Legacy Giving

Planned gifts include trusts, annuities, gifts of life insurance and bequests in which St. Michael’s College School acts as the beneficiary. A planned gift often helps a donor to make a gift that has significant tax advantages and allows the donor to make a gift at a higher level than what might have been considered possible.
 
Planned gifts can provide immediate funds for the school or can provide a gift at the time of the donor’s or the donor’s beneficiary’s death.

The mission of Gift Planning is to ensure that the St. Michael's tradition continues to prosper. By making a planned gift, you will help ensure the long-term growth of St. Michael's, and the strength of Catholic education in Canada.
 
Examples of specific planned gifts are as follows:

Gifts-in-Kind

Gift-in-kind refers to a gift of property other than cash, and includes capital property, depreciable property, personal-use property, a leasehold interest, a residual interest, a right of any kind, a license, a share, a chose in action, and inventory of a business. It does not include gift of services.

Acceptance of some gifts-in-kind are subject to special considerations and are specifically referred to within the St. Michael's College School Gifting Policy, including life insurance policies, publicly-listed securities, private securities and other business interests, real estate, etc. The acceptance of other in-kind gifts, including gifts of books, art work or art collections, equipment, software, or other property, are covered in the Policy.

Life Insurance
Gifts of life insurance may be contributed to SMCS in the following ways:
i) Irrevocably assign the ownership and beneficiary rights of a paid-up life insurance policy to SMCS;
ii) Irrevocably assign the ownership and beneficiary rights of a life insurance policy to SMCS, on which premiums remain to be paid;
iii) Naming SMCS as a beneficiary of a life insurance policy.
 
Charitable Remainder Trusts

Generally, a charitable remainder trust involves a donor transferring property (e.g. real estate, securities, or cash, etc.) to a trust for a trustee to manage the property. The donor or a beneficiary (usually a family member of the donor) retains a life or income interest in the trust but an irrevocable gift of the residual interest in the trust is made to a registered charity. The charity would receive the trust property when the trust is collapsed at the end of the interest of the beneficiary.  A registered charity can issue a charitable donation receipt for the present value of the charity’s remainder interest in the property.
 
Charitable Gift Annuities
It is SMCS’ policy not to accept gifts of charitable gift annuity.  
 
Bequests

A bequest is a provision in a will, directing a gift of property from an estate to be paid to SMCS. There are several types of bequests accepted by SMCS:
 
  1. A specific bequest - A gift of a specific sum of money or a specific property, such as real estate or securities.
  2. A residual bequest - A gift of all or a percentage of the residue of the estate after having paid gifts to other beneficiaries under the estate.
  3. A contingency bequest - A gift of all or a share of the estate in the event of the prior death of certain other beneficiaries or in the event of certain conditions having been met.  
  4. A residual bequest subject to life interest - A gift of property following the death of certain other beneficiaries who have use of the property in the estate during their lifetime.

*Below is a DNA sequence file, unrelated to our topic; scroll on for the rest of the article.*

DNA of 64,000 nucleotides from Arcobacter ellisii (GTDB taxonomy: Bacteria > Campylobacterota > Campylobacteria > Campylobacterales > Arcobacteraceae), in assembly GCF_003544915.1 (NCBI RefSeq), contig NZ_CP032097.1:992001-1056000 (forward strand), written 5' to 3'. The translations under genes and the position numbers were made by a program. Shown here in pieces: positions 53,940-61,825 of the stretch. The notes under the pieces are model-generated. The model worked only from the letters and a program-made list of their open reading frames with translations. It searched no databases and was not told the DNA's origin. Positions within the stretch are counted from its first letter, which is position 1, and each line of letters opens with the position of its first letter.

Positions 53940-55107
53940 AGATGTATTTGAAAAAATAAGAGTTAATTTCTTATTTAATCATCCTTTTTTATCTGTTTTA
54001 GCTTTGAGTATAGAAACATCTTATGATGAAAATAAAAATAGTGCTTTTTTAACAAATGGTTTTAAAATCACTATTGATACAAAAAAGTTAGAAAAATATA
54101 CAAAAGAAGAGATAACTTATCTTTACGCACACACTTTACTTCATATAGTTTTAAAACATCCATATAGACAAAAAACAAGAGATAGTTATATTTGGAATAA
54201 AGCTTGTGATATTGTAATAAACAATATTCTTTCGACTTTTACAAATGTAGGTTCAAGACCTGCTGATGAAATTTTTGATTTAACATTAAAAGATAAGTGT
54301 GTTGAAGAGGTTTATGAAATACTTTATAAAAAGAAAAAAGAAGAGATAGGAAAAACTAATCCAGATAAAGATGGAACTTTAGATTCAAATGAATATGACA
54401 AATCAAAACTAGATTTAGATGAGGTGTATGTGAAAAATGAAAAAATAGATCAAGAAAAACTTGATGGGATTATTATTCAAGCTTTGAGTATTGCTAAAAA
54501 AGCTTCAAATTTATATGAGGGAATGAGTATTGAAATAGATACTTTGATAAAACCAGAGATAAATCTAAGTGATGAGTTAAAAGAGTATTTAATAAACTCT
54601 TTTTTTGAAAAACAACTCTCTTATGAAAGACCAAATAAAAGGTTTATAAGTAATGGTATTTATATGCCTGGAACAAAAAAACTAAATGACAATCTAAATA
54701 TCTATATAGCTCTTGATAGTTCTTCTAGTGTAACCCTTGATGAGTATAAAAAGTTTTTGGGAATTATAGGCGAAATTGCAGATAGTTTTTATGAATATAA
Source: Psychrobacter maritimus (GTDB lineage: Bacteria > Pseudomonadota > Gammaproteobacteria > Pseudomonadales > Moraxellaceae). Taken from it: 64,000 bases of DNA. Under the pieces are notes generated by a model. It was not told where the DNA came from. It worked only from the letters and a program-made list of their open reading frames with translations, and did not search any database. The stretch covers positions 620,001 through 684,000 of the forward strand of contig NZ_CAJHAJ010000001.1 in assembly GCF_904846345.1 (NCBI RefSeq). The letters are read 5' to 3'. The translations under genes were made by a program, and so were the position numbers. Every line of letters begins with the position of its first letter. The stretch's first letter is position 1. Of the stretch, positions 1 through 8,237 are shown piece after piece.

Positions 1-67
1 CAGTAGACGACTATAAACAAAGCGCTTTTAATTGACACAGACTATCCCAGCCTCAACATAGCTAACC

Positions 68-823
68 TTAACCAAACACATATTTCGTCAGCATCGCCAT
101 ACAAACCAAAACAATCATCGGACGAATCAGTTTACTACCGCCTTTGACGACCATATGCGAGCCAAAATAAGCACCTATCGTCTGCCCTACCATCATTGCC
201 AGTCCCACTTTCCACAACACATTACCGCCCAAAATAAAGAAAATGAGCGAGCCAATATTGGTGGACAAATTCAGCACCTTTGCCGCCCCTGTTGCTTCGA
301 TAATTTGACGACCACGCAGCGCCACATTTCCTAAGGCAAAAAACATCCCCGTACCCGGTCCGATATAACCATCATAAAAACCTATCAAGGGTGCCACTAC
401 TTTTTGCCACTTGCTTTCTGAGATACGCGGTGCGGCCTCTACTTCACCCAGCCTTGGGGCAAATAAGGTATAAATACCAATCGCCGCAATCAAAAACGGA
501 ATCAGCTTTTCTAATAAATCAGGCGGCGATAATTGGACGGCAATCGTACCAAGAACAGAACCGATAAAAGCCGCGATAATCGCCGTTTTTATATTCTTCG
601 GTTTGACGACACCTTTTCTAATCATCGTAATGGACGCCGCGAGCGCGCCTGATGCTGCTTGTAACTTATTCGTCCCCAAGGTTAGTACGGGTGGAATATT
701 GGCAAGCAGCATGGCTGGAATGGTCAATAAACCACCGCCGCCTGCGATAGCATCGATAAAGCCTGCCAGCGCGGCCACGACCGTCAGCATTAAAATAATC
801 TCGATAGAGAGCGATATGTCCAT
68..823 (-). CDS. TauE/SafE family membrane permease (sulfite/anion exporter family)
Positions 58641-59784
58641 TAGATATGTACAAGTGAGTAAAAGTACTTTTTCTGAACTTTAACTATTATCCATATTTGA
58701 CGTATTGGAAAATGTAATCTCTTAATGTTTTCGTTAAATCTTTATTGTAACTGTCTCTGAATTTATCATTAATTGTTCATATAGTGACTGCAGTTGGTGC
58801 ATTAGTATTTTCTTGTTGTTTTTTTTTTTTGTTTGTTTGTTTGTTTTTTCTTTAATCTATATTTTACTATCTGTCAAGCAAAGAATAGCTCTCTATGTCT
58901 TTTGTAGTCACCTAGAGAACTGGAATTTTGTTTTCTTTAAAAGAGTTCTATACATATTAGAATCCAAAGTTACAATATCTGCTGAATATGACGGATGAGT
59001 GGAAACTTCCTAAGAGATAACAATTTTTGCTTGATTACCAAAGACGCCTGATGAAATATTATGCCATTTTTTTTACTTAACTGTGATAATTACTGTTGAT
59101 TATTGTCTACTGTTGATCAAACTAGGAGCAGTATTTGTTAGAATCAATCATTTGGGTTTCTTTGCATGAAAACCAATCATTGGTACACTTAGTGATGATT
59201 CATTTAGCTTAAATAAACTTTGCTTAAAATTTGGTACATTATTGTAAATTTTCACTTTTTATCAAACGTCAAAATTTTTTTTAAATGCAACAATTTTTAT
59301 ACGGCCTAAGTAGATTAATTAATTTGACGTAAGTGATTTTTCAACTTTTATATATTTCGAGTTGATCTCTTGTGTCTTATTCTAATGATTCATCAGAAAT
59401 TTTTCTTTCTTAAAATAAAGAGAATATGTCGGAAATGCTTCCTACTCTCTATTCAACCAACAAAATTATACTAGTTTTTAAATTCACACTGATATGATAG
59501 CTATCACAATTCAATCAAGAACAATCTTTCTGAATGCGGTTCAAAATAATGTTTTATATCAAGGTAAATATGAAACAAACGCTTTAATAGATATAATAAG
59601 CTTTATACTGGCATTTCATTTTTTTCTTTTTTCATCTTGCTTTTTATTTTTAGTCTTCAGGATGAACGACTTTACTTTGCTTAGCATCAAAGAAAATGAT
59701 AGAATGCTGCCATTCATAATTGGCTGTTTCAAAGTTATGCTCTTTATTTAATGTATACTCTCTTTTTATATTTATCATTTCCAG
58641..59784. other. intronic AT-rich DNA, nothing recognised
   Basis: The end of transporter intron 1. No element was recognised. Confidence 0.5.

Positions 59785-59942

Endowments
(a) Perpetual Endowment Funds
One of the restrictions that may be imposed by a donor is to establish a perpetual endowment fund, i.e. by requiring the capital of the fund donated to SMCS be held in perpetuity, with the income to be used at the discretion of SMCS’s board of directors or for a specific purpose designated by the donor, if any. SMCS will not be permitted to disburse the corpus of the endowment fund in perpetuity. Should SMCS be wound up, the perpetual endowment fund would need to be transferred to another Canadian registered charity, which would be required to continue holding the perpetual endowment fund in perpetuity, and applying the income from the perpetual endowment fund in accordance with the restrictions imposed by the donor when the fund was first established.  
 
SMCS does not accept the establishment of a perpetual endowment fund unless the capital to be held in perpetually is at least $125,000.  However, in the case of a perpetual endowment fund to establish a bursary or a scholarship, the minimum amount of the gift will be $25,000.

(b) Long Term Funds
Other than establishing a perpetual endowment fund, a donor may establish a fund with the capital to be held for a long period of time, rather than to be held in perpetuity. Such a fund may be referred to as a “long term fund”.
 
The income will be used at the discretion of SMCS’s board of directors or for a specific purpose designated by the donor, if any. SMCS will not be permitted to disburse the corpus of the long term fund for the period of time designated by the donor. At the end of this period, the corpus may be disbursed in accordance with the restrictions imposed by the donor. Should SMCS be wound up before the expiry of this period, the long term fund would need to be transferred to another Canadian registered charity, which would be required to continue holding the long term fund until the expiry of the said period, and applying the income from the long term fund in accordance with the restrictions imposed by the donor when the fund was first established.  
 
SMCS does not accept the establishment of a long term fund unless the capital to be held is at least $50,000.

The Office of Advancement can provide more detailed information about how a planned gift can benefit a donor and the school.  Please contact 416-653-4483.